CREDIT: AP Photo/Jacquelyn Martin
On Fox News Sunday, host Chris Wallace grilled Gov. Scott Walker (R-WI) about thousands of pages of e-mails released this week suggesting he knew his Milwaukee County Executive staff was illegally coordinating efforts with his 2010 gubernatorial campaign. Walker refused to offer any specific defense, repeating that he was not charged and attempting to change the subject.
On Wednesday, a judge released more than 27,000 pages of email and other documents from a former Walker deputy chief of staff that were collected as part of an investigation into illegal political activity conducted out of then Milwaukee County Executive Scott Walker’s office during the 2010 campaign. Walker has consistently refused to answer questions about his own knowledge of and involvement in the scandal, dubbed “Walkergate” by his critics. The released emails included racist jokes and sexist discussions between Walker aides.
On Sunday, Wallace showed a new TV ad criticizing Walker and repeatedly pushed him to answer to the allegations. When Walker dismissed the revelations as “old news,” Wallace shot back, “Because of this dump of 25,000 documents, it’s new news to a lot of the people in the state and it’s been big news in local papers in Wisconsin.”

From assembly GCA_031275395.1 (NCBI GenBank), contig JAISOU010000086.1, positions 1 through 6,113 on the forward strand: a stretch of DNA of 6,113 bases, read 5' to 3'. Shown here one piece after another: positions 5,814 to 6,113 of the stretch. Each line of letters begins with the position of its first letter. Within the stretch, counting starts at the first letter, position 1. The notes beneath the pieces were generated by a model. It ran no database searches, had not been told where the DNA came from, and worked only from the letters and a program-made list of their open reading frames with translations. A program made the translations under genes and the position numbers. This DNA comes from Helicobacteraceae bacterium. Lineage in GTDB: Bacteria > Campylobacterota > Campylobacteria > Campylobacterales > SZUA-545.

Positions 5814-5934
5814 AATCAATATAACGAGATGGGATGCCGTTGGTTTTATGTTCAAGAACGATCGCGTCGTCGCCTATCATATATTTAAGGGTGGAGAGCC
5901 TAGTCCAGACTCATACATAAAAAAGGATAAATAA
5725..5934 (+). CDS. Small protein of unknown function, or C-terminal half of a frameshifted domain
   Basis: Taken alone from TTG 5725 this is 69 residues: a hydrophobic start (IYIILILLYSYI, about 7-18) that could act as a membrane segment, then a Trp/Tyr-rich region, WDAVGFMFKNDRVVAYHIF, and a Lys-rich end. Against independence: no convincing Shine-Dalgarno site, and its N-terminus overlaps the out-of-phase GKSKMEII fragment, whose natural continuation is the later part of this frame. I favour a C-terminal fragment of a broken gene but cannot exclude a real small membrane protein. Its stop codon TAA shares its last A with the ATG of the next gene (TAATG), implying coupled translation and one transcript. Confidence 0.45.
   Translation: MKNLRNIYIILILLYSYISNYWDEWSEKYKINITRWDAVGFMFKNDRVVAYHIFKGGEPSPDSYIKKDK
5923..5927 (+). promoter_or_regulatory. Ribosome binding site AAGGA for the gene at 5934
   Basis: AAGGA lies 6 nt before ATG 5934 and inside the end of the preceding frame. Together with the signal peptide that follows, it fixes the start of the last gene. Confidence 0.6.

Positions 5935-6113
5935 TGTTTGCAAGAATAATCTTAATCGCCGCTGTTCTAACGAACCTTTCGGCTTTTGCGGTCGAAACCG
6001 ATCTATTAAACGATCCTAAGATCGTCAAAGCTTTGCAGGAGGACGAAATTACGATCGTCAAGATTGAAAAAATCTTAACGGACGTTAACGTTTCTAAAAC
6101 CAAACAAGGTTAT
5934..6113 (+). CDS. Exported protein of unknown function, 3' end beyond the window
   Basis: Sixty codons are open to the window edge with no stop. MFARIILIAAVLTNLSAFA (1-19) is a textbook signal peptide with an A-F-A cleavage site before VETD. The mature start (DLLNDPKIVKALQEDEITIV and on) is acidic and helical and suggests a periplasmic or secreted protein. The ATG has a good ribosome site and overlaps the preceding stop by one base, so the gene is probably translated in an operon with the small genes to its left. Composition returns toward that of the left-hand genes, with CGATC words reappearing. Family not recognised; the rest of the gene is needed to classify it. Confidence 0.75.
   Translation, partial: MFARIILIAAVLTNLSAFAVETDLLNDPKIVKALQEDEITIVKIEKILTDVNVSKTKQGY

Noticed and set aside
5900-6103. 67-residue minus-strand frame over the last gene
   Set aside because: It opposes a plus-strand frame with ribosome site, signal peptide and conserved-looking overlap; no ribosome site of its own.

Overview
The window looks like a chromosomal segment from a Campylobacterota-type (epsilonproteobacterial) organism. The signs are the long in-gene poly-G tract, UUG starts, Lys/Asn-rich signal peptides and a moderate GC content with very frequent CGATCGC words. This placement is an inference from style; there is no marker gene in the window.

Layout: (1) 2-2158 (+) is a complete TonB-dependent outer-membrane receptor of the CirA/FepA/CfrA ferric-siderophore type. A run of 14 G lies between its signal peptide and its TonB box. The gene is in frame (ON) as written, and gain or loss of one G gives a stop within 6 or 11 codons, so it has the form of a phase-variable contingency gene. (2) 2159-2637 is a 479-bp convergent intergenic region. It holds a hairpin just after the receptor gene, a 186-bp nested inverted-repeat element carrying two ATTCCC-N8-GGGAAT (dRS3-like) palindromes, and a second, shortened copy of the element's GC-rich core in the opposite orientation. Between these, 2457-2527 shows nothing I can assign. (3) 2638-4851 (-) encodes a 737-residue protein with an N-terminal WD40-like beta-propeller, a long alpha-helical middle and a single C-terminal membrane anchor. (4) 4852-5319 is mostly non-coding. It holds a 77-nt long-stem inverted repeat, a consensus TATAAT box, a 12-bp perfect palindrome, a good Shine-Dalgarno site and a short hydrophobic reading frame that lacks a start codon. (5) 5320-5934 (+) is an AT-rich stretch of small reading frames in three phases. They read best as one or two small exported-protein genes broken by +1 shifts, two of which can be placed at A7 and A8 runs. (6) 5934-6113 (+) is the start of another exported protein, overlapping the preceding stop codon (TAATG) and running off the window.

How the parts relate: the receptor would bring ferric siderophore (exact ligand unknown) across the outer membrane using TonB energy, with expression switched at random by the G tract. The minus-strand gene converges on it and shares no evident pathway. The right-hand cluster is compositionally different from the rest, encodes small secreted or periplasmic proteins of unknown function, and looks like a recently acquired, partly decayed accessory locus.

WALLACE: In one email that was released this week, your then chief of staff Thomas Nardelli, let’s put this up on the screen, writes campaign and county workers that you wanted to hold daily conference calls, “to review events of the day or of a previous or future day so we can better coordinate sound timely responses,” and in another e-mail county administrative director Cynthia Archer suggests that colleagues should use a private e-mail account. “I use this private account quite a bit to communicate with SKW,” that’s you, “and Nardelli, the former chief of staff.” Question: if county workers were doing nothing wrong, why should they be using a private e-mail account?
WALKER: Well, but that’s exactly to my point. you had a Democratic district attorney spend almost three years looking at every single one of those communications, interviewing people, talking to people and closed the case.
WALLACE: Did you have your own private e-mail account?
WALKER: It’s one of those where I point out district attorney has reviewed every single one of these issues.
WALLACE: But sir, you’re not answering my question.
WALKER: No, because I’m not going to get into 27,000 different pieces of information.
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A special prosecutor was appointed last year in a second investigation, probing into possible illegal activity in the 2012 Wisconsin recall elections is reportedly also investigating Walker’s campaign.